Although government privatization drive to finance LAMC has stalled, first due to the Covid pandemic, then to conflict, there has been some positive progress to slow SOE borrowing. SOE debt has dropped from close to 30 percent of GDP in 2018 to about 15 percent in 2022 (Source: Ethiopian Authorities). However, this debt has not just disappeared. Birr-denominated SOE debt transferred to the LAMC are now included in government domestic debt burden. State owned Ethiopian Railways Corp is the most externally indebted SOE, with most of its debt owed to china, which agreed to restructure $4 billion of this loan back in 2018.
SOE inefficiencies in Ethiopia are systemic, and wide open to corrupt practices. Ethiopian Sugar Corporation was used to siphon off millions from the banking sector, loans that later were downgraded as “non-performing.” While SOEs provide a comparatively low-cost service to the population, their debt burden is a drag on the banking sector and has recently added to fiscal risk. Off loading SOE debt to LAMC has helped, but now a comprehensive financing strategy is needed for this new entity.
The SOE / Banking Crisis in Ethiopia will indeed be one topic of discussion as the IMF and the National Bank of Ethiopia meet this month. A financial support package worth at least $2 billion is on the line, although Ethiopian authorities had request more than double that amount. Alongside pressure to devalue the birr and bring it in line with the parallel black market exchange rate, the issue of SOEs will certainly be pushed by the fund. The fund will argue exchange rate unification is necessitated by a steep shortfall in foreign currency reserves, enough only to cover one month of imports. This will likely to be resisted by the government.
In 2019, Ethiopia, which agreed to depreciate the birr two percent per month, has since slowed depreciation to less than one percent a month. The parallel black market exchange rate for the Birr is currently near one hundred ETB per one USD. National Bank of Ethiopia has resisted exchange rate depreciation in a highly fragile socio-political context, whereby added inflation pressure threaten vulnerable populations, leading to more instability. The Washington based international financial institutions (IFIs) know pressuring Ethiopia to devalue as well as undertake serious structural change could give rise to significant repetitional risk for the fund.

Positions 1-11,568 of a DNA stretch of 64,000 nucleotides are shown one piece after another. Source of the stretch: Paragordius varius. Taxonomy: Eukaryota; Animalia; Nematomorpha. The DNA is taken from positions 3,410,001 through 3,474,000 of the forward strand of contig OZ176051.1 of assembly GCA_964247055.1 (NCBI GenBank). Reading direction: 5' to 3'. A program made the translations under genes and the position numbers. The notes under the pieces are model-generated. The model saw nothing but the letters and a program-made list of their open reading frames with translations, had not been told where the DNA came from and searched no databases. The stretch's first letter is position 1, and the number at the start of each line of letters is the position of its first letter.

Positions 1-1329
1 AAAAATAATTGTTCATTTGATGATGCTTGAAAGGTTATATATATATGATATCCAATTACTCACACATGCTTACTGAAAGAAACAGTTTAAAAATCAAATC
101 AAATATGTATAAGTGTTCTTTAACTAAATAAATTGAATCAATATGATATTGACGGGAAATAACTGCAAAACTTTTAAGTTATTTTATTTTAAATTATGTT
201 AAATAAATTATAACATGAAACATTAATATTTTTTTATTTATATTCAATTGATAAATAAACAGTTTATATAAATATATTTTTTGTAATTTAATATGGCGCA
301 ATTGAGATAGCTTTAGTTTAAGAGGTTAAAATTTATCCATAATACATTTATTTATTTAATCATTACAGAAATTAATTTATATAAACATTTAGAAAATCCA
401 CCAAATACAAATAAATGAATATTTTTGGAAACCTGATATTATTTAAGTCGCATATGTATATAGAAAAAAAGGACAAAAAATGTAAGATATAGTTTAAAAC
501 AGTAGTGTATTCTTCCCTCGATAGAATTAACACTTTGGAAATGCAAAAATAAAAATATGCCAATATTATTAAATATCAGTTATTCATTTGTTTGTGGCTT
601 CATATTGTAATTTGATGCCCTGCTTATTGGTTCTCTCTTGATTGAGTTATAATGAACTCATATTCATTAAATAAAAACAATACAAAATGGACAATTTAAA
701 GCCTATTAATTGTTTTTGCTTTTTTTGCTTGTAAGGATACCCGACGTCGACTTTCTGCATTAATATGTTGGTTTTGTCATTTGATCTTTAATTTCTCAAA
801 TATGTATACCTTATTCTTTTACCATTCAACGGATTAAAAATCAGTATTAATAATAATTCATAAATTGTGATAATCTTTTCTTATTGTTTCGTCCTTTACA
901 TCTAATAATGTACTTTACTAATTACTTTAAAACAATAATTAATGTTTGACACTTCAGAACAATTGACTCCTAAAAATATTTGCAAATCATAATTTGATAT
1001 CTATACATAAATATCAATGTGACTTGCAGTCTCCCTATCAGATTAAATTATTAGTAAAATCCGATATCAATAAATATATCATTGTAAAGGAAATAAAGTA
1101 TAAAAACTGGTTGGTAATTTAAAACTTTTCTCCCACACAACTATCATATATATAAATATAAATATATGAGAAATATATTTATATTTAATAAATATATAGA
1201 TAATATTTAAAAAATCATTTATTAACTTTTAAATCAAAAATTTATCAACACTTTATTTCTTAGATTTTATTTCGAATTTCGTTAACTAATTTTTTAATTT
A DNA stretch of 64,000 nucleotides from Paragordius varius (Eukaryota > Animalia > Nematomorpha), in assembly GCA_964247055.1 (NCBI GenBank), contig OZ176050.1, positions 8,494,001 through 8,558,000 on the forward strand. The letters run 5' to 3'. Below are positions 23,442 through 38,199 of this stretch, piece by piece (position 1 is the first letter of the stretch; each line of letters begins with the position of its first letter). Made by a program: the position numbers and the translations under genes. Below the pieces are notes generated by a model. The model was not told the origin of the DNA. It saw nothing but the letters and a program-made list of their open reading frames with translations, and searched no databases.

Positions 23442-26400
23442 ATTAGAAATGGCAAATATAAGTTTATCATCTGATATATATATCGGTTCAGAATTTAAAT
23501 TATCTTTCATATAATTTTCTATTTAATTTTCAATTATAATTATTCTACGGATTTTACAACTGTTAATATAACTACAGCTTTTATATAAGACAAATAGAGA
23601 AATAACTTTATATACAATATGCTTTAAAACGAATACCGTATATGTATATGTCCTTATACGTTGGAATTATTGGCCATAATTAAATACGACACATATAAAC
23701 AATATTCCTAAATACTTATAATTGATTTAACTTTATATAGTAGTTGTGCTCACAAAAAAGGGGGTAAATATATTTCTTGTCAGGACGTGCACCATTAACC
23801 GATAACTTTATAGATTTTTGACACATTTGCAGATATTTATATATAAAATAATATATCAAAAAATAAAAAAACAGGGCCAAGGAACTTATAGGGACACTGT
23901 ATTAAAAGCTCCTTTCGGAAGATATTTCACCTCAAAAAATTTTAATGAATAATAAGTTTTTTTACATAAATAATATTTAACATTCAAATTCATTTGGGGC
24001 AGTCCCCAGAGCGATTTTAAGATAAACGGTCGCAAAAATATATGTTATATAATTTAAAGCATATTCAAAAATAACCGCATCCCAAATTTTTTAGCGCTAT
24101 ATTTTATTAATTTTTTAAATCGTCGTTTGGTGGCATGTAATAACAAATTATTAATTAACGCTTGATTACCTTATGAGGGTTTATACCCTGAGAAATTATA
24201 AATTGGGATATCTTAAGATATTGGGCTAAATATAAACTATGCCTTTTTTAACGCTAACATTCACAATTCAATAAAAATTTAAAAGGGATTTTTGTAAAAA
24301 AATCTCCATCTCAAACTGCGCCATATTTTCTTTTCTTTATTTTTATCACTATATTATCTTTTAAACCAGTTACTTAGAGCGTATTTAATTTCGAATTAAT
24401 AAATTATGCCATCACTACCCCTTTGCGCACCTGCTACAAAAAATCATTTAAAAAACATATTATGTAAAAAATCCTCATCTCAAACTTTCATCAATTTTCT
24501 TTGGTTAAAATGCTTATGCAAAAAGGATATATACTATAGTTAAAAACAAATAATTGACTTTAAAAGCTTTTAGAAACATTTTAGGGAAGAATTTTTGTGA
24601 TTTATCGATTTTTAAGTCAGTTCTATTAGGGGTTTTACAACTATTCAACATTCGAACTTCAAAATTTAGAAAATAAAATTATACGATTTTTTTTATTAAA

Ethiopia’s deficit spending was recently exacerbated by withdrawal of external economic support. Western donor countries used this leverage to pressure the government to end the conflict in the northern Tigray region. This has led to a drop in international currency reserves needed to import basic goods such as fertilizer, pharmaceuticals and fuel. With high surrender requirements, the government was forced to place restrictions on all but essential imports, contributing to widespread shortages. It was hoped the Pretoria Peace Agreement between the government of Ethiopia and the TPLF would facilitate external financial support by the IFIs. Despite this prospect, sanctions persist. This month will determine whether Ethiopia can still count on its traditional external backers.